Brazil , Venezuela , Chile , Mexico and Argentina

Five tough years lie ahead for Latin American economies

Bnamericas Published: Monday, March 17, 2014

The next five years are set to be difficult for Latin America, according to Tony Volpon, head of Emerging Markets Research Americas at Nomura Securities.

Tough years lie ahead for the region as a result of the headwinds of monetary policy normalization and lower commodity prices, said Volpon in speech at Canning House in London.

"Like we are already seeing, countries that saved for a rainy day will continue to do much better than those that conveniently convinced themselves that 10% growth in China was a permanent feature of the global economy," he said.

Volpon believes that during the next five years some of the Latin American countries facing the Pacific will do better than some of those facing the Atlantic.

"Countries such as Chile may well face some tough times owing to lower copper prices, but the policy framework is robust and the adjustments will be made. And Mexico will eventually benefit from last year's approval of several structural reforms and there should be a return to more robust growth despite the recent disappointment," he said.


Argentina, Brazil and Venezuela are all countries where things may well get worse before they get better as they are all ruled by left-wing governments that have greatly increased the size of their welfare states, said Volpon.

"They also have told their populations that the positive changes during the last decade are permanent and due to the domestic policies they've implemented. Now, faced with increasingly bad economic outcomes, all of them are, to some degree, blaming external factors, if not their political enemies," he said.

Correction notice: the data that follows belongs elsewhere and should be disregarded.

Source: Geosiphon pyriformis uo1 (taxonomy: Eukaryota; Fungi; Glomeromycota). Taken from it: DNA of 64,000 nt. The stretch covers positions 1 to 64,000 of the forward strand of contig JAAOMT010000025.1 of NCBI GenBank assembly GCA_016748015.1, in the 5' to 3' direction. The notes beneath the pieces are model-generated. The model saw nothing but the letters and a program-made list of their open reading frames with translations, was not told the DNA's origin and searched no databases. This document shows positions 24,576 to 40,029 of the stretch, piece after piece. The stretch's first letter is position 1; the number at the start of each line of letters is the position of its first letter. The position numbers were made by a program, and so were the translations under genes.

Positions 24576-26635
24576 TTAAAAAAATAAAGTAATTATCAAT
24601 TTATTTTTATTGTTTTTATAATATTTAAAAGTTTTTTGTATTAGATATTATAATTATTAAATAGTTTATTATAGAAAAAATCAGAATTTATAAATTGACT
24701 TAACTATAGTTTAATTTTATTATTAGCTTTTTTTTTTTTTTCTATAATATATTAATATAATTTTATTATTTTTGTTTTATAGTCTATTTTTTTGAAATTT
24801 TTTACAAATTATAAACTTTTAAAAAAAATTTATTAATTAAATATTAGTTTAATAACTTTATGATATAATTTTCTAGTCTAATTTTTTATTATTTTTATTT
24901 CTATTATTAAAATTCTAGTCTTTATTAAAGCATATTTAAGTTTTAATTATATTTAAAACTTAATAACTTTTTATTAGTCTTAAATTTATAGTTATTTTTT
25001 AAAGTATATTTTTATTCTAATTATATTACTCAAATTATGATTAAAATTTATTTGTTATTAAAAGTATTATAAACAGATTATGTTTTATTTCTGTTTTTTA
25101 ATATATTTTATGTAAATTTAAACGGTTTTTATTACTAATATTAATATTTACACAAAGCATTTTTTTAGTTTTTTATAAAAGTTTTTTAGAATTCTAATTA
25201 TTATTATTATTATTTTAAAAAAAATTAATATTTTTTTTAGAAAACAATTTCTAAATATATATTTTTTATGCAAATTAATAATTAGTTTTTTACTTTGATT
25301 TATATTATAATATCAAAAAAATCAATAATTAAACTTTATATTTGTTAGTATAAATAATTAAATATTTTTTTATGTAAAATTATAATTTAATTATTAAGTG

Of the three, Volpon sees the authorities in Brazil as the most willing to recognize that "painful adjustments" are now needed to face a much more challenging external environment. Brazilian authorities have already shown some progress on this front with monetary tightening despite an election year and greater emphasis on much-needed infrastructure investments, he said.

"In Argentina, there has also been a noticeable change in course, but there the political constraints are more binding and the economic problems much larger," said Volpon, who added that a crisis between now and the 2015 presidential elections cannot be ruled out.

And Venezuela is suffering from a real political crisis in which President Nicolás Maduro seems to be at the same time too weak to effectively govern and too strong to be pushed out of power, Volpon said. "Stalemate and further deterioration are the unfortunate likely result," he concluded.

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